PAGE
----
What Next?

Will Brexit mean a loosening of Ireland’s ties with Britain and the shedding of a long tradition of ocean-mediated interactions? Or does the prospect of a border in the Irish sea along with potential new trade and tariff arrangements bring fresh prominence to Irish and Welsh ports? Ports play a vital role in the economy of Ireland and Wales, providing as they do employment while facilitating trade and creating vital lines of connection between and across borders. Coastal communities around port towns depend on the movement of people and goods and may derive benefits from a fuller awareness of the histories and stories attached to the ports. Many port towns are however sites of economic deprivation, places that visitors pass through rather than stop in. Cultural tourism is an area of economic growth and visitors who learn more about the storied histories of the places through which they pass may well choose to pause in the ports and their environs, deepening their engagement with local cultures.

The period since the 2016 Brexit referendum has been one of profound political, cultural and economic uncertainty for Ireland, the UK, and the relationship between them. Much of this uncertainty has hinged on the question of the Irish border, whose openness has been underpinned by joint British-Irish EU membership. The forms of North-South co-operation and all-island economic integration that the border’s openness has facilitated are both a product and pivotal aspect of the 1998 Good Friday Agreement, which has brought relative peace and stability to Northern Ireland after decades of violent conflict. Brexit has raised real anxieties for those living at or near the border about the potential straining of economic and social ties across it. These anxieties have, broadly, been well documented (even if they have not been sufficiently addressed). Perhaps less well mapped, however, have been the anxieties and experiences of those living in the port communities on either side of the Irish Sea which will also become frontier towns along a recalibrated British-Irish border. Brexit has re-centred and radically re-oriented the role of the ports of five project ports in British and Irish political economy and culture. Denser linkages between  and within communities are more crucial than ever.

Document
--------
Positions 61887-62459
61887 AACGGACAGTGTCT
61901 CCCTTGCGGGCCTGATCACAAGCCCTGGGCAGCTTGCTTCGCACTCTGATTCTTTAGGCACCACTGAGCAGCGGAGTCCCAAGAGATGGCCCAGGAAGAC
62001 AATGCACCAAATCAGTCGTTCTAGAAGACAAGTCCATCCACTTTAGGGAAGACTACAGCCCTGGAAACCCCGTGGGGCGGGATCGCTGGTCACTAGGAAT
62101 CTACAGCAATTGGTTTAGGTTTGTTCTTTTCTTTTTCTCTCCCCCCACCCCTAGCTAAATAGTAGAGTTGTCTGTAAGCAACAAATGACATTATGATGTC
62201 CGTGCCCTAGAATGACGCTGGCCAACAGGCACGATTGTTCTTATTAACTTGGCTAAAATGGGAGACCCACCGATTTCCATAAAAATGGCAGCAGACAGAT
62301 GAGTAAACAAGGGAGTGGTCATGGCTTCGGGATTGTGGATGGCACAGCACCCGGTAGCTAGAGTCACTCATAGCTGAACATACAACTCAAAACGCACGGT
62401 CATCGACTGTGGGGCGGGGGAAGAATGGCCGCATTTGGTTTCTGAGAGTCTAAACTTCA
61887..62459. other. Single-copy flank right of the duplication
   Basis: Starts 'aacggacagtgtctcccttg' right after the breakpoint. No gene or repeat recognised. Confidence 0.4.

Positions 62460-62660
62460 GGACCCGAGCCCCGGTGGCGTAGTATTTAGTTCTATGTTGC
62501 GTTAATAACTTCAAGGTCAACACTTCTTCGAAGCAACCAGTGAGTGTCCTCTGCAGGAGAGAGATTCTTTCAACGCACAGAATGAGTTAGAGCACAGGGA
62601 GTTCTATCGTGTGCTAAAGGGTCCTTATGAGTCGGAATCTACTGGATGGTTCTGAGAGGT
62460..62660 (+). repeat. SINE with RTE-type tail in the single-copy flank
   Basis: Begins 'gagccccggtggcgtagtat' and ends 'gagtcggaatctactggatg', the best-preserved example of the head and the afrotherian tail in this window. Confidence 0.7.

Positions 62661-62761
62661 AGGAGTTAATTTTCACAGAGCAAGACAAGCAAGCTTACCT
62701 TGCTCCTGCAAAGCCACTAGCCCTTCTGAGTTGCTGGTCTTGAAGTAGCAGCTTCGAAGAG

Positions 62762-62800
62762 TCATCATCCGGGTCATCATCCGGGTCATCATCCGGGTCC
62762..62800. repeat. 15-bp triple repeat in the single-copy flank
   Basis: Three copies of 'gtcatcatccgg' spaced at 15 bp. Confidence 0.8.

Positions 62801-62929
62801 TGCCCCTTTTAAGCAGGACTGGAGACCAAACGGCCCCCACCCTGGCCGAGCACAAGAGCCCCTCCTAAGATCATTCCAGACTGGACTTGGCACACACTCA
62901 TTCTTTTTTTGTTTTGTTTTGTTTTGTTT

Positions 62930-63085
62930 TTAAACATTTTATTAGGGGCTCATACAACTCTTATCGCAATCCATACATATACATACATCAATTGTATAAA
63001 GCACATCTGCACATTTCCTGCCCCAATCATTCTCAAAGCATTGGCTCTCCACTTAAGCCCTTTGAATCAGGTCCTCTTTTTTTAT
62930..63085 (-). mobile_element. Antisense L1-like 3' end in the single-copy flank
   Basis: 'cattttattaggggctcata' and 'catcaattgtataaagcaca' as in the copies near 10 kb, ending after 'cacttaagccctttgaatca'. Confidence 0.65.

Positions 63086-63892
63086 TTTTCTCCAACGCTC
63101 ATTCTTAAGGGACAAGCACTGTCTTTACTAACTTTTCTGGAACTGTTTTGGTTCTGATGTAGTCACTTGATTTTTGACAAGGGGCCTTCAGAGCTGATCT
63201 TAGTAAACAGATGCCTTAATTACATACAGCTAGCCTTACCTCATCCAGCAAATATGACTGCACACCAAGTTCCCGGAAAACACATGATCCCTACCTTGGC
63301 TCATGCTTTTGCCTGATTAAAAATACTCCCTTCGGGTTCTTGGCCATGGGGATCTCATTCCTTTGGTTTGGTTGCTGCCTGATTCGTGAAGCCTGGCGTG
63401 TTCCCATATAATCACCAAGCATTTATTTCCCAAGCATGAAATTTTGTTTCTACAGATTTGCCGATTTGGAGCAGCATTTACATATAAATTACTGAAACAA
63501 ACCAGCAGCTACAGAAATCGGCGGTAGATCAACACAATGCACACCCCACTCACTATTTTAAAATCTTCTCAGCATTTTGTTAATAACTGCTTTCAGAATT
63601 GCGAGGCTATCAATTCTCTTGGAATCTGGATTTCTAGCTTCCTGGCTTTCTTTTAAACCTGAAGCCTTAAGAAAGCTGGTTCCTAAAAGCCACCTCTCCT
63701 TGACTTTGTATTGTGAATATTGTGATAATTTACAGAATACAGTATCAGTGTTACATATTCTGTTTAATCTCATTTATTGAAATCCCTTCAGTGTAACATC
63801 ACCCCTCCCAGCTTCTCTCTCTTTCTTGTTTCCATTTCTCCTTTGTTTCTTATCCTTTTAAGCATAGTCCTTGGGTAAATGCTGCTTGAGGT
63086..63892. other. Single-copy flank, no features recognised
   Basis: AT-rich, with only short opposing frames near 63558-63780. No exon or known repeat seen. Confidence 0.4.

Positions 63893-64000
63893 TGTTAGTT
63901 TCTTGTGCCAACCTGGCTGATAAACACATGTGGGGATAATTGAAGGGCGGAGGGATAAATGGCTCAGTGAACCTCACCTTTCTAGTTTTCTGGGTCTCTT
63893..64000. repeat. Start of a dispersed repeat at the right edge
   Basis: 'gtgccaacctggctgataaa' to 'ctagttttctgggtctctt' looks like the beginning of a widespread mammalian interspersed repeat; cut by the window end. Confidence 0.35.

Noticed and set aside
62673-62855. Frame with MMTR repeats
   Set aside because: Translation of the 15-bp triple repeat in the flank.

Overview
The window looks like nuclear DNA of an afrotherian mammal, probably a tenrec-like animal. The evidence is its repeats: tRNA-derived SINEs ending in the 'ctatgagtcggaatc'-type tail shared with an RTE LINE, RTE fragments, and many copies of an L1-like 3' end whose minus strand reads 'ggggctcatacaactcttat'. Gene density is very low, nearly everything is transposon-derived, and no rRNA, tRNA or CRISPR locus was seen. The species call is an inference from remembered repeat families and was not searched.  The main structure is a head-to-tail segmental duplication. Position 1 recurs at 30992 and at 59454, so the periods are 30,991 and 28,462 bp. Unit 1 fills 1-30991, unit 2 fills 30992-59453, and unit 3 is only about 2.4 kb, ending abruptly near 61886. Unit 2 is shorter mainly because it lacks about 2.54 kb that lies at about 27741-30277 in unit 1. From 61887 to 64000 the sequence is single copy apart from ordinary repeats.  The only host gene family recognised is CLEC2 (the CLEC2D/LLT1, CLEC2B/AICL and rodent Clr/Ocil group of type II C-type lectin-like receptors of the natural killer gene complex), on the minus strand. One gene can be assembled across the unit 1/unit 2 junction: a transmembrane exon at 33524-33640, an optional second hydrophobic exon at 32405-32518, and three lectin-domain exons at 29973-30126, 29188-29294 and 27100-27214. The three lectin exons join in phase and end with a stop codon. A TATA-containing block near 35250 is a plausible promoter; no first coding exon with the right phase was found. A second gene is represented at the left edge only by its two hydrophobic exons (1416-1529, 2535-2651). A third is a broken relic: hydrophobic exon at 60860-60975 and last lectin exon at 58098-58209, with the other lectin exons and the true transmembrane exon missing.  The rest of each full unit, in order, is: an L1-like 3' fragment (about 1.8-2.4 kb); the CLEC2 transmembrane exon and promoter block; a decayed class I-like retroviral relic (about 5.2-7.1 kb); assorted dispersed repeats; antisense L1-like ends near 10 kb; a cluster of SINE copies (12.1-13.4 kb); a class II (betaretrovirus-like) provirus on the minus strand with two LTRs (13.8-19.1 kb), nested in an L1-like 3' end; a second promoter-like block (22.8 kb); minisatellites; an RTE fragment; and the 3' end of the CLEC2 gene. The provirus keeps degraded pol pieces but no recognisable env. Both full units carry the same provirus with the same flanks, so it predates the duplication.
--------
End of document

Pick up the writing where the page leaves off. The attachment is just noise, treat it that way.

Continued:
For more information on the Ports, Past and Present project, you can subscribe to our newsletter or find us on Twitter, Instagram and Facebook. Future activities to look out for include: the results of twelve bursaries that will allow six writers and six artists to work with community groups on creative projects exploring the history and heritage of the five port towns, a forum promoting a new and inclusive tourism network for the region, a new storytelling project based here in Omeka and Curatescape, documentary films that will help to boost tourism in and around the five ports towns, and a programme of workshops and knowledge exchange events.

You can read an extended version of this article on the Port Towns and Urban Cultures blog.

(Image: Courtesy of Gabriel Ramos, Unsplash)